Today this cover would have been a lot easier to do than it was back in 1975. Today I could have done this cover digitally, and it would have only taken a fraction of the time that it actually took me. Back then it was a laborious process which involved inking all the black linework, and then using colored adhesive films to fill in the color.
Any feedback from the band or label?
Sorry—I really can’t remember. But I can tell you it was one of my favorite pieces at the time (and it still is).
You went on to do Kiss’ Rock n Roll Over — presumably your best-known album cover? Recollections on coming up with that drawing? As well as reconnecting with them for the Sonic Boom cover after so many years?
Well, I guess the decision as to which is my best-known cover has been made for me. I don’t think Rock and Roll Over is any better than Motor City Connection—or better than any of my other covers. I just think that Rock and Roll Over just got seen a lot more. At the time I did that cover I was pretty much able to get away with doing whatever I wanted. The kind of art I was creating (letterform-centric) was something people hadn’t seen before, and so it was difficult for most people to know how to criticize it. The only changes I was asked to make were minor ones—Gene and Paul had some comments about the details of how I drew their faces—but that was the extent of it. Years later (2009) Paul contacted me, asking if I would be interested in doing another album cover for Kiss. They felt that Rock and Roll Over had become so iconic for them, that they wanted to do something similar for Sonic Boom. One thing I wasn’t crazy about was that this time they did not want me to illustrate their faces as I did on Rock and Roll Over (you know what sensitive egos performers have)—which meant I had to somehow use existing photography because they did not want to do a photoshoot for this album cover. They had Tommy Thayer in charge of their photo archives, so he and I went over all the photos that were available, and I picked a few that I thought could work. When I say “work” I mean that I could mess around with the photos so that they became less photographic and more just plain graphic. I didn’t want to just repeat Rock and Roll Over, so I designed the cover so that it was more or less Rock and Roll Over turned inside-out so that the album name was exploding outward from the center, and the faces were now on the outside perimeter. They loved the new cover, but you know how fans are . . . there was a lot of “Rock and Roll Over was the greatest album cover, but this cover is shit”. Everybody’s got an opinion.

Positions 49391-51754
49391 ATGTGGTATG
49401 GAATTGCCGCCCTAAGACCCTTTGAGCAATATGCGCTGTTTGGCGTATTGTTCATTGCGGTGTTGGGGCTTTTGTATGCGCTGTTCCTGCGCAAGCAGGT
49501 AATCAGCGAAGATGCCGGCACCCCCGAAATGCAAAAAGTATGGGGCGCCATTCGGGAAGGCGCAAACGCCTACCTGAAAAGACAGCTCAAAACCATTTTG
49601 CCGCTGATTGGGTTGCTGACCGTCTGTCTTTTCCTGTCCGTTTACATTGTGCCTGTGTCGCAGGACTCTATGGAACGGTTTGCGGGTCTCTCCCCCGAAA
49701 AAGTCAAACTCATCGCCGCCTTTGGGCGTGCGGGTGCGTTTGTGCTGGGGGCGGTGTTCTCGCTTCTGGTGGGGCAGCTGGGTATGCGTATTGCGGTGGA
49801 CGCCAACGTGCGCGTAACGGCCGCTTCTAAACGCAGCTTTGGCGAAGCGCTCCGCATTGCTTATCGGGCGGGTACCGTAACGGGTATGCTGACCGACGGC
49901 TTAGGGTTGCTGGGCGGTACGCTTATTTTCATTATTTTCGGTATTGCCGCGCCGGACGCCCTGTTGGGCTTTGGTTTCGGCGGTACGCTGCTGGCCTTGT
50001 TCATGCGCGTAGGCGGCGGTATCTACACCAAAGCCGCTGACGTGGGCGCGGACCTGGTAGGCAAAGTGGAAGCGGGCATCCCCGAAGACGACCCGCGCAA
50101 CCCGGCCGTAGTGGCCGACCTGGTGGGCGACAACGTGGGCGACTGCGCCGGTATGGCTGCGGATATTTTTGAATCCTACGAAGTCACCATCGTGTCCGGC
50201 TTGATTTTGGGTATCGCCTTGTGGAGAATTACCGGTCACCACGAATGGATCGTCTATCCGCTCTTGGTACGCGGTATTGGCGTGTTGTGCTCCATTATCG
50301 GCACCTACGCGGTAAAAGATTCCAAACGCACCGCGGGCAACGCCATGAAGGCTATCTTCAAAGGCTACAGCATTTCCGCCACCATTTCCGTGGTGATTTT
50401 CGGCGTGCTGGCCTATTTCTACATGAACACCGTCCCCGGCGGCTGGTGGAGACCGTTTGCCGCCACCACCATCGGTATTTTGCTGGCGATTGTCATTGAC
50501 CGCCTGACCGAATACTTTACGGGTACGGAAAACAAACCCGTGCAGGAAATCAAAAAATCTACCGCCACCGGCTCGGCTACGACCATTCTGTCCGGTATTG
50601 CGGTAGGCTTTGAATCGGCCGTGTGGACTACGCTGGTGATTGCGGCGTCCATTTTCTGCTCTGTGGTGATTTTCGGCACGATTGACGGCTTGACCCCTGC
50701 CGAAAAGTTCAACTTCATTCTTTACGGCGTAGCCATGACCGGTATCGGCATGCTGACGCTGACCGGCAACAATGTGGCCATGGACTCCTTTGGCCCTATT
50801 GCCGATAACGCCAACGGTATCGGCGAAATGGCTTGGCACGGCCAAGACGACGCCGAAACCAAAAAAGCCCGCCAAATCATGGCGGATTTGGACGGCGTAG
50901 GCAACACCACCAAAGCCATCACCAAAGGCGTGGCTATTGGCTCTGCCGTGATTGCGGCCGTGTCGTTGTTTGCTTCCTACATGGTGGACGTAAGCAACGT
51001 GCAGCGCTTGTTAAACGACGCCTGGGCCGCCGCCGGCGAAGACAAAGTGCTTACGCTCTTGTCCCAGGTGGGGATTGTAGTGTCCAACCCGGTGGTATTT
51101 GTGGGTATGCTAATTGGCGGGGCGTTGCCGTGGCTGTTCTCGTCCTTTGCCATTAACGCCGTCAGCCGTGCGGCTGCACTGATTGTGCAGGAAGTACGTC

Were you ‘into’ much of the music you created cover art for?
As I mentioned earlier, I never was a big fan of heavy metal. If I was creating a cover for a book, nobody would expect me to be a fan of the book or the author. What’s expected of a designer is to understand the client’s needs and to create something appropriate and which communicates what they want to say.
You did a number of covers – what are some of your favorites (any stories with)?
I mentioned the covers I created with Charles White III—those were done in collaboration with him. But (as with Rock and Roll Over and Motor City Connection) I went on to create more than a few covers on my own. Of all the album covers I’ve done I’d have to say my favorite is “Bedlam Ballroom” for Squirrel Nut Zippers. That one was by far the most difficult to create—and the most rewarding. And that art was nominated for a Grammy (didn’t win). Then there were covers such as “Subway Serenade” for Looking Glass, and two comedy album covers: “The Monty Python Matching Tie & Handkerchief” and “Saturday Night Live”.
You did the lettering (only) for the US/Canada release of Gentle Giant’s Octopus!?
Yes—I designed the glass jar lettering and the lid lettering for that cover, and Charlie did the illustration. That was at the very beginning of my career, and I was quite happy to be involved in such a high-profile cover because I did not yet have the “gravitas” to get that kind of project on my own.
Album covers have only been a part of your career, what else have you worked on that people might recognize your work from?
Well, there was the poster I created for Simon and Garfunkel’s Concert in the Park—which I am very proud of. Lately there’s been a lot of interest in that piece, and I’ve been reprinting and selling that poster. Some people might recognize the logo I designed for the New York Knicks, and others might be familiar with the title treatment I created for Disney’s Wreck-It Ralph. And then there were the covers I created for TIME Magazine.
*If interested in obtaining the Simon & Garfunkel print, contact Michael Doret – AlphabetSoup@MichaelDoret.com
*Photo of Michael Doret, courtesy of MD.